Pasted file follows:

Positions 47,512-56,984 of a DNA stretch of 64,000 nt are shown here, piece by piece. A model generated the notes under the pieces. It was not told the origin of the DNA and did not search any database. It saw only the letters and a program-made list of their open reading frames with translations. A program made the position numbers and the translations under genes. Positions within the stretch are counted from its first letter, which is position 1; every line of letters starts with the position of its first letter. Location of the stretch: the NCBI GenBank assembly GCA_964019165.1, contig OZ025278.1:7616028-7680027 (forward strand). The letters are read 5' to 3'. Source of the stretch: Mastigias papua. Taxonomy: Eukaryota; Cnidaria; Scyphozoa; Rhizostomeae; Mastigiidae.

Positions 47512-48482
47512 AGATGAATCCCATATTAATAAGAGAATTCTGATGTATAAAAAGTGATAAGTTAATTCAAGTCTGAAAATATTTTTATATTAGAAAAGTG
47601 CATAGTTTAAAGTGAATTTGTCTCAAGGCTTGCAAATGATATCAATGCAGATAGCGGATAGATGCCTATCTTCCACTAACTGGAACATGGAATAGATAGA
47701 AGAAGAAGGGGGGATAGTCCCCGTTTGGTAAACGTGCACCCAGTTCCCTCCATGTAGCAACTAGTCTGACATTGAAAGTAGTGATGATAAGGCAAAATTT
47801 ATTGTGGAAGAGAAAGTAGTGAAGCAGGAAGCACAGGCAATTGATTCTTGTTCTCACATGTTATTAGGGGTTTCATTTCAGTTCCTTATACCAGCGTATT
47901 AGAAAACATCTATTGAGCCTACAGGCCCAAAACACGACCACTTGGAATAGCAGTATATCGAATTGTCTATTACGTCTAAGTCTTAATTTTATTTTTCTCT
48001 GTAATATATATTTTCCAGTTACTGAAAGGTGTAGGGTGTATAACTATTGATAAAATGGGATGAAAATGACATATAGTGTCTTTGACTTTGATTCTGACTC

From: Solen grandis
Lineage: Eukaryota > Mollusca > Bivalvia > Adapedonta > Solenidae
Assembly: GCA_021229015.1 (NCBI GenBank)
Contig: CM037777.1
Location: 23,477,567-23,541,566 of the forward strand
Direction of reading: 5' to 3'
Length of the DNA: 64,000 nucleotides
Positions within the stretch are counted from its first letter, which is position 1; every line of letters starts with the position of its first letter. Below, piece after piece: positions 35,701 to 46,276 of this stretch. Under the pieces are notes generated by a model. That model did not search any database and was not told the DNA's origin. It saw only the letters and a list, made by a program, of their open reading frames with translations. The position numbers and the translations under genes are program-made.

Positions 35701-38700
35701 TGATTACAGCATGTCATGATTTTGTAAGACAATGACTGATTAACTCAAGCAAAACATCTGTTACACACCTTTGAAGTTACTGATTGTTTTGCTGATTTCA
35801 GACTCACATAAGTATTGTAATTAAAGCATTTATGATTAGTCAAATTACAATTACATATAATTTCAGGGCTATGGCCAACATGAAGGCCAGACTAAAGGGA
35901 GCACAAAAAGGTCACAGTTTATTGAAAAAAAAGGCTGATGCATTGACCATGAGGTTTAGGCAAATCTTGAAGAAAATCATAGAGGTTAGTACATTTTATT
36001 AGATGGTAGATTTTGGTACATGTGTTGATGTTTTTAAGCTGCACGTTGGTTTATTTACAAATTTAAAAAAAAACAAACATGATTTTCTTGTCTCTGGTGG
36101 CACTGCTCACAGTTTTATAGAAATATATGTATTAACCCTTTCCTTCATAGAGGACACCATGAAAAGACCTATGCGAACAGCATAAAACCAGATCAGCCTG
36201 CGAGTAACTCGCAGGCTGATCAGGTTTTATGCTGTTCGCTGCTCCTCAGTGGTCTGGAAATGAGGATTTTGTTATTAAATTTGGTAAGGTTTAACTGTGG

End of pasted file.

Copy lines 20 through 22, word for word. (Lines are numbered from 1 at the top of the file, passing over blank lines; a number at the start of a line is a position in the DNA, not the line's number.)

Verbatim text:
35901 GCACAAAAAGGTCACAGTTTATTGAAAAAAAAGGCTGATGCATTGACCATGAGGTTTAGGCAAATCTTGAAGAAAATCATAGAGGTTAGTACATTTTATT
36001 AGATGGTAGATTTTGGTACATGTGTTGATGTTTTTAAGCTGCACGTTGGTTTATTTACAAATTTAAAAAAAAACAAACATGATTTTCTTGTCTCTGGTGG
36101 CACTGCTCACAGTTTTATAGAAATATATGTATTAACCCTTTCCTTCATAGAGGACACCATGAAAAGACCTATGCGAACAGCATAAAACCAGATCAGCCTG